Using the Chile-based ‘Very Large Telescope’ (VLT), astronomers from the European Southern Observatory (ESO) have captured a stunning new image of RCW 34 (otherwise known as Gum 19)—a star forming region located approximately 22,000 light-years away from Earth, toward the constellation of Vela.
This new version accentuates the glowing red cloud of hydrogen gas, and the bright, blue stars (they appear so much larger than they actually are because of their closer proximity to us) providing contrast. Other stars also pervade the medium, helping spark the flame that sets the gas alight. This process is gradual; it starts when parts of the cloud collapse, triggering the mechanism that brings stars to life. As they progress from protostars, into full-blown main-sequence stars, the temperatures of their gaseous cocoons rise, ultimately expanding through the cooler gas near the edge. The astronomers explain,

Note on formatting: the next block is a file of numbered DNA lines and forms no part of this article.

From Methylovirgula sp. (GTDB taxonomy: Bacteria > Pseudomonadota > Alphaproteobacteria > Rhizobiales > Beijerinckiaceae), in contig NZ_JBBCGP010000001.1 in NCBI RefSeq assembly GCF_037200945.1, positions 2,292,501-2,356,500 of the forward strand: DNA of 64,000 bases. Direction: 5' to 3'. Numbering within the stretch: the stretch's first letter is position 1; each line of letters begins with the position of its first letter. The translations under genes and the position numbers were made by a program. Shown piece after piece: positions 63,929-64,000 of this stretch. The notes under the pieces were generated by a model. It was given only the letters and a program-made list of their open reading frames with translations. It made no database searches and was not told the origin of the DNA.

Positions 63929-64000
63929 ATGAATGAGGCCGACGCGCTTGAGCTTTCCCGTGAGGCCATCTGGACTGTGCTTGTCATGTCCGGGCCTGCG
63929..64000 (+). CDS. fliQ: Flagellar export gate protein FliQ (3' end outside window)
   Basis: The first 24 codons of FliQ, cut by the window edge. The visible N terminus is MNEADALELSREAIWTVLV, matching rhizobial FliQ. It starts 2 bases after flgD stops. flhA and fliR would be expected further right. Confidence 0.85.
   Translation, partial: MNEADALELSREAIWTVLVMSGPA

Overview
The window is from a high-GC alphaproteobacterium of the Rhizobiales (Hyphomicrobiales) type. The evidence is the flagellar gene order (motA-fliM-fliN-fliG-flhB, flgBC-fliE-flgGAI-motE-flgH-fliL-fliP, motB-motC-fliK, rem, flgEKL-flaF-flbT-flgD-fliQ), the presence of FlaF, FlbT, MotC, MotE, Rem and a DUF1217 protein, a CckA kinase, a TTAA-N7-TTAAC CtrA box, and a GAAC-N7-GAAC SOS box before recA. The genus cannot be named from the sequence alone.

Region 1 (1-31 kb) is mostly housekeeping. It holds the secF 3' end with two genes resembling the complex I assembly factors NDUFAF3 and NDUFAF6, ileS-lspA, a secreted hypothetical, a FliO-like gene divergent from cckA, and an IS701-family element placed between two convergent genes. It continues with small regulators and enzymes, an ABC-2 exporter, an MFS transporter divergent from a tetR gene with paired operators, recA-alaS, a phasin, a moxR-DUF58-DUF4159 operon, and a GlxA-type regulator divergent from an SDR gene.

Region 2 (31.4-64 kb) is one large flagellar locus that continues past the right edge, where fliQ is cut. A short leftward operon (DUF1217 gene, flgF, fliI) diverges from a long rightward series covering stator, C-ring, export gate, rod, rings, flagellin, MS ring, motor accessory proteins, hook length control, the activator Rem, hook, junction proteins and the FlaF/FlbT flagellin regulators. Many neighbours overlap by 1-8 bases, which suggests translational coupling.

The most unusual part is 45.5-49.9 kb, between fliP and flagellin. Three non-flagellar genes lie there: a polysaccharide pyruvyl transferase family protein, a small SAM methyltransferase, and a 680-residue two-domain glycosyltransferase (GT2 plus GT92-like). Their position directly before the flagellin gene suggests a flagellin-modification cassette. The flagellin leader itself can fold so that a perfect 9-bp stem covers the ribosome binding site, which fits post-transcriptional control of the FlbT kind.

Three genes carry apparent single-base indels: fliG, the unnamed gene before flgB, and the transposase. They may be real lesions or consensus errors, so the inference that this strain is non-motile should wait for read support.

See a larger image here.